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James Poterba wrote up a very useful overview of the retirement security challenge in a new NBER white paper. (I think it’s not paywalled, but I’m not sure.) He provides overviews of much of the recent research and data on life expectancies, macroeconomic implications of a changing age structure, income and assets of people at or near retirement, and shifts in types of retirement assets.

In the past, I’ve used the Federal Reserve’s Survey of Consumer Finances as my source for data about the inadequacy of many households’ retirement savings. Poterba has a new, perhaps even more stark snapshot:

Screen shot 2014-03-04 at 2.20.32 PM

You have to read down the columns, not across the rows. That is, the first row doesn’t give you the financial picture of the 10th-percentile household. Instead, it gives you the net worth of the 10th-percentile household by net worth, the present value of Social Security benefits for the 10th-percentile household by Social Security benefits, and so on.

Still, it’s eye-opening. It says that 50% of households have personal retirement accounts worth $5,000 or less; 50% of households have other financial assets of $15,000 or less; and 50% of households have no defined benefit pensions. 30% of households have total wealth, not counting annuitized pensions, of $72,000 or less. As of late last year, a 65-year-old woman buying a life annuity with a 3% annual escalation clause would get 3.7% of her up-front payment per year (Table 15), so $72,000 in wealth would generate just $2,664 per year—and that’s assuming she finds a way to liquidate her home equity (often the main source of wealth for people in the low-to-medium wealth tiers). And these data are from the 2008 Health and Retirement Survey, so they are only partway down from the housing market peak of late 2006.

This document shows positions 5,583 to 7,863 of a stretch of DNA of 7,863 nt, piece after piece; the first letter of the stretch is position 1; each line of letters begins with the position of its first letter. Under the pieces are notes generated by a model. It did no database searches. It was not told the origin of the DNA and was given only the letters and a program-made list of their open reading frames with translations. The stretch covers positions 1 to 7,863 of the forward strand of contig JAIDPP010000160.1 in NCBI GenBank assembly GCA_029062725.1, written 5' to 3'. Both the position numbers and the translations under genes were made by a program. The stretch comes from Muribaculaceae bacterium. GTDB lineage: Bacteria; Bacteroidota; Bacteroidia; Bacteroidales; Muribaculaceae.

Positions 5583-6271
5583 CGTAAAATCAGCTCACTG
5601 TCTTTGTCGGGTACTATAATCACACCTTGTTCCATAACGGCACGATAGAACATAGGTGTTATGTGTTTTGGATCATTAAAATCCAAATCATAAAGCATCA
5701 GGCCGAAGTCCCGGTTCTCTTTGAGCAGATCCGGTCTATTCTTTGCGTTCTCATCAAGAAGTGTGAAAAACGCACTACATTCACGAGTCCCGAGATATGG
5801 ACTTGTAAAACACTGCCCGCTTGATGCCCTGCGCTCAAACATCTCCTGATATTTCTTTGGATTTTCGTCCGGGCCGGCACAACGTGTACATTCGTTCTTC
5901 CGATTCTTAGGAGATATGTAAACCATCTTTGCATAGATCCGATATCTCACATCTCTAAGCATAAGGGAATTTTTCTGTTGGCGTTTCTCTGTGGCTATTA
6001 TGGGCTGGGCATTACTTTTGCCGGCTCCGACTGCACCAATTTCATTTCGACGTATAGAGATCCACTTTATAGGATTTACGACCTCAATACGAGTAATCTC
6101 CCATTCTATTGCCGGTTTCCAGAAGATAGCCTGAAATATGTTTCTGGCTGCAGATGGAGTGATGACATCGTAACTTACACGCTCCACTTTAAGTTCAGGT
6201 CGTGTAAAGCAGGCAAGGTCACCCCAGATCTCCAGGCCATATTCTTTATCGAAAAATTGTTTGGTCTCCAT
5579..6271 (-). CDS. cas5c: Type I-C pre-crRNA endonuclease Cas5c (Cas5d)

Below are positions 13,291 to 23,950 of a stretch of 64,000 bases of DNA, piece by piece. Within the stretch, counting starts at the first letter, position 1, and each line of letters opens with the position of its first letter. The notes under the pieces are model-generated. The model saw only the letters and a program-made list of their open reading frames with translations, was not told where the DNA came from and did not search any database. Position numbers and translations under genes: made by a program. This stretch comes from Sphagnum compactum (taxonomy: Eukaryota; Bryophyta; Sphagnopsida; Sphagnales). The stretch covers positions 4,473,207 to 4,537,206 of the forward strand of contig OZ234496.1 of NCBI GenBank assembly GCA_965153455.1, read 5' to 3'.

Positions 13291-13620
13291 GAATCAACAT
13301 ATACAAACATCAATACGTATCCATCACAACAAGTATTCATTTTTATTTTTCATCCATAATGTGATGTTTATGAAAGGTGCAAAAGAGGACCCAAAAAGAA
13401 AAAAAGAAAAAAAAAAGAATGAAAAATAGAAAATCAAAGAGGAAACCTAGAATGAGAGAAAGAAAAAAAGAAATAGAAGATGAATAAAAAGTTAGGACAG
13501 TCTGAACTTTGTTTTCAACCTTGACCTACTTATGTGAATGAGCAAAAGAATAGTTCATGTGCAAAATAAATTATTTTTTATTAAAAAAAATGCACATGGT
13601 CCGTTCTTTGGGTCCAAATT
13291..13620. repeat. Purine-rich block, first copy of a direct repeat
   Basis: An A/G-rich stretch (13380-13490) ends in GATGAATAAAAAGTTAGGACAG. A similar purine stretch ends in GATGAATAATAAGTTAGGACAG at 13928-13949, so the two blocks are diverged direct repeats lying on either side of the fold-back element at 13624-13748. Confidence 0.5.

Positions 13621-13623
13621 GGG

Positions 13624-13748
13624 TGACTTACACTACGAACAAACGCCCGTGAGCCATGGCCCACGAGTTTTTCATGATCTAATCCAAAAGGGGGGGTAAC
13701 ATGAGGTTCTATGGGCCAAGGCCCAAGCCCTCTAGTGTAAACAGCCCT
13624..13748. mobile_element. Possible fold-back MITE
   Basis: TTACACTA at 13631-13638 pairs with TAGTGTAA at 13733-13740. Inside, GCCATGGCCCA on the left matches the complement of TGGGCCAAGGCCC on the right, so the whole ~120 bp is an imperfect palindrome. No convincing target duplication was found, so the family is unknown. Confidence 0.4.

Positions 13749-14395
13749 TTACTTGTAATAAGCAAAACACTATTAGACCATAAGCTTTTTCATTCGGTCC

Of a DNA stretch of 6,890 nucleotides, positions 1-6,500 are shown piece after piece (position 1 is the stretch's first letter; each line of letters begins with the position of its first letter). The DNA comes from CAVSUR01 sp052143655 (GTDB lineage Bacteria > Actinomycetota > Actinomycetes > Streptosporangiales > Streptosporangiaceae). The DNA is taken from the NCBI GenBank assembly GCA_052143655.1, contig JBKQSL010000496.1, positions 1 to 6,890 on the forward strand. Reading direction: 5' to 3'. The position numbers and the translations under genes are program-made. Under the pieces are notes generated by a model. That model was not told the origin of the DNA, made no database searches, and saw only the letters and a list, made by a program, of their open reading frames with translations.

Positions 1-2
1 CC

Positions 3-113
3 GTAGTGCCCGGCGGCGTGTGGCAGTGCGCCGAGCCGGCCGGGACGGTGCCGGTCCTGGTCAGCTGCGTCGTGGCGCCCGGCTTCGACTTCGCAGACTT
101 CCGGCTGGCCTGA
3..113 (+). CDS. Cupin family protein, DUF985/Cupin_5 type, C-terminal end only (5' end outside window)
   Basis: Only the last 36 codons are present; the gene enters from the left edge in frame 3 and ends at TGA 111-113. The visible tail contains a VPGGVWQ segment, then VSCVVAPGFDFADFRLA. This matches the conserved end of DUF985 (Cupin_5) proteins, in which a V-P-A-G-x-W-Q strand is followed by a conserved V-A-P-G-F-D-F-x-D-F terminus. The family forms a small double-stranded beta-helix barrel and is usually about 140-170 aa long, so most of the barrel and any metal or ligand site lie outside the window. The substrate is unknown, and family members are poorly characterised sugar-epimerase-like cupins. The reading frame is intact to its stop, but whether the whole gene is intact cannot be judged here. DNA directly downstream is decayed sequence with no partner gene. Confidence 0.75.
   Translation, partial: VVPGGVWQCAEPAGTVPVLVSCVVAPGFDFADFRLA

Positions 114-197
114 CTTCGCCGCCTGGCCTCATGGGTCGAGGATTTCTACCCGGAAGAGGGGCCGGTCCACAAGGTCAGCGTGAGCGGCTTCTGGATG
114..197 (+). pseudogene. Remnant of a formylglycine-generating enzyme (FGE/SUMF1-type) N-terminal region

These figures might not be so worrying if defined benefit and defined contribution plans turned out to be substitutes for each other—that is, if households without DC plans tended to have DB plans and vice versa. But that doesn’t seem to be the case. First, 26% of households headed by individuals aged 55–64 have no retirement plan at all, and 37% have only one plan (DC, DB, or IRA). Second, it turns out that the more retirement plans you have, the more you tend to have in each one; for example, people who have IRAs, DC plans, and DB plans have higher balances in their DB plans than people who have fewer plans (Table 13).

The overall picture is that the combination of income inequality and a retirement system that largely caters to high-income workers (for example, through tax preferences that disproportionately benefit people in high tax brackets who can afford large retirement contributions) has created vast inequality in retirement preparedness. Poterba does some back-of-the-envelope calculations indicating that people will most likely have to save a lot more than most people are saving today if they want to enjoy decent replacement rates in retirement.

This is true as an arithmetic point, but of course your ability to save depends more than anything else on your income. Absent some form of lifetime income risk sharing (like Social Security), it’s not clear there is a solution for people near the bottom of the income distribution.